Writer: Gregory S. Moss
Director: Tom Hughes
Reviewer: Maryam Philpott
Among the many other anniversaries being celebrated this year, the origins of punk is one of the most significant, although it has been uncharacteristically quiet so far. Following on from Somerset House’s excellent exhibition of punk-influenced band The Jam last year, the British Library recently opened its own examination of the impact of the crucial years 1976-1978 on design, fashion and music. Finally, theatre has caught up with the UK premiere of punkplay, looking at the influence of punk on two teenagers in 80s America.
Gregory S. Moss’ play, written at the end of George W. Bush’s presidency, is the story of Duck and Micky, two slightly nerdy kids who at the tail end of punk’s influence form a band and begin to style their clothes, hair and attitude to fit with their idols. Duck is desperate to escape a life in the army which his dad thinks will teach him discipline, while Micky is trying to work out who he is. Over the course of a year, they try to navigate girls, music and friendship while living by the ‘rules’ of punk.
At heart, punkplay is a sweet coming-of-age story as two young men attempt a modicum of rebellion that is largely a front for their own fears about growing up. What separates this from an average night at the theatre is Moss’ mixture of completely straight and entirely surreal scenes which take the work in unexpected directions. There is also an 80s cinema aesthetic that borrows from the style and tone of the eras teenage comedy-dramas from The Breakfast Club to Ferris Bueller’s Day Off with a touch of the more recent Napoleon Dynamite thrown in. It all takes place on roller skates for reasons that become apparent, but it couldn’t be further from Starlight Express, and several dream sequences are played out. In short, it’s probably an acquired taste.
For a play written some time ago and set 30 years back, it feels incrediblyfresh and entirely relevant. Its focus on punk is a means to address wider themes about the transition to adulthood and the futility of fighting against forces you can’t control. Each time Mickey and Duck appear they have adopted a new physical trapping of the punk style from Mohawks to band t-shirts, dyed hair to self-inflicted scars – examples of them seeking uniformity in rebellion. The punk style, as director Tom Hughes explains in the fanzine-style programme, became incredibly mainstream and entirely governed by sets of rules it initially fought so hard against, and that sense of conformity comes across strongly in this production.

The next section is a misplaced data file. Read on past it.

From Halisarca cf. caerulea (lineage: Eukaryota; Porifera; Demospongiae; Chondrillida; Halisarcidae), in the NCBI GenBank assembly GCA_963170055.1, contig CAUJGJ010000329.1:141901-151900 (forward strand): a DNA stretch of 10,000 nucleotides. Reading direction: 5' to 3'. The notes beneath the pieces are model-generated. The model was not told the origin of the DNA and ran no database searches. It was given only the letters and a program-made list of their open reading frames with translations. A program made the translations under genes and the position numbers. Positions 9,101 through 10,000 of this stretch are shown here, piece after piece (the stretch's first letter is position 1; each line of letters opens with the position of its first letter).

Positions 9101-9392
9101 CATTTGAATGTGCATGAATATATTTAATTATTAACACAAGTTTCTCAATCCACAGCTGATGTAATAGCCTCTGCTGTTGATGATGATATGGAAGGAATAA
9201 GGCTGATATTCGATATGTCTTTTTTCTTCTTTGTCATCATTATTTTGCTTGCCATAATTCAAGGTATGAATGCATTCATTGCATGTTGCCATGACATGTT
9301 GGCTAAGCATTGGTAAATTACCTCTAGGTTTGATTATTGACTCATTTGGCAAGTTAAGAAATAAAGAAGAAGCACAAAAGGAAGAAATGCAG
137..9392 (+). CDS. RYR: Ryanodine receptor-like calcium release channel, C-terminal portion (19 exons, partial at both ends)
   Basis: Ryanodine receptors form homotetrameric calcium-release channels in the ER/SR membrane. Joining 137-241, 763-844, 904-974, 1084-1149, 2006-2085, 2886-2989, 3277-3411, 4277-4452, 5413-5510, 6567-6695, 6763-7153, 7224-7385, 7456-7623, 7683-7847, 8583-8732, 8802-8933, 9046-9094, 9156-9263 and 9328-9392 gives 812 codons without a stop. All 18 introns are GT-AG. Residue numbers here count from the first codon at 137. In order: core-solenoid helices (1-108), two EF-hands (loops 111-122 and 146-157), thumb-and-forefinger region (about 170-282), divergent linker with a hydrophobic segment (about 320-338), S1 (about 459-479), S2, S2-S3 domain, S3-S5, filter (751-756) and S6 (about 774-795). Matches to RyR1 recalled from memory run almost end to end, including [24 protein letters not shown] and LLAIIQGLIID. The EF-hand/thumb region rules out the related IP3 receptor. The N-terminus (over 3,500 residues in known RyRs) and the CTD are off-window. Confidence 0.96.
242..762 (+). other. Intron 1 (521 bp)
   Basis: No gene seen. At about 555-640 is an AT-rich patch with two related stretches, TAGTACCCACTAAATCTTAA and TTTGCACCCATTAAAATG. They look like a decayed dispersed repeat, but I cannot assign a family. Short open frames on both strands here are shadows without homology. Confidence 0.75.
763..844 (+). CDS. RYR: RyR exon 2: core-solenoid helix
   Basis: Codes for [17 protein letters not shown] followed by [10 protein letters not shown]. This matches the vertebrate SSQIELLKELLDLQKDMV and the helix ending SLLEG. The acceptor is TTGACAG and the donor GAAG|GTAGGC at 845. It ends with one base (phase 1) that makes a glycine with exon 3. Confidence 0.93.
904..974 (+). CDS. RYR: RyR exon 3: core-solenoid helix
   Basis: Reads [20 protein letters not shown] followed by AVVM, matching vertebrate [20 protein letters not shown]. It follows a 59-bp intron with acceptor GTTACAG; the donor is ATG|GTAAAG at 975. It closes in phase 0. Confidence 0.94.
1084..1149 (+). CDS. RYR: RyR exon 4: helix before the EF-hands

The two leads are nicely complex with Matthew Castle’s Duck taking the role of the more dominant friend whose anger drives the pairing to engage more fully in the punk scene. That initial enthusiasm is nicely charted by Castle who retains an underlying vulnerability throughout. Equally impressive is Sam Perry as the geeky Mickey, clearly the weaker personality and somewhat idolising his slightly cooler friend, while making all those growing-pains so vivid. Both are relatively recent drama graduates who bring a freshness and skill to the roles that keeps the audience on their side – despite the purposefully awful music they create.
Cecile Tremolieres design gives punkplay a suitably grungy but bright 80s feel with its tones of pink and blue, while Hughes’ direction, as you’d expect from someone who’s worked with Rufus Norris and Carrie Cracknell, creates a sharp and atmospheric tone that balances the heartfelt and eccentric moments well. This certainly won’t be to everyone’s taste and it’s self-awareness at times is too obvious, but this charming tale of punk wannabes is essentially about two sweetly inept boys finding their way. As Duck says: it’s ‘so f*cking punk!’
Runs until: 1 October 2016 | Image: Helen Murray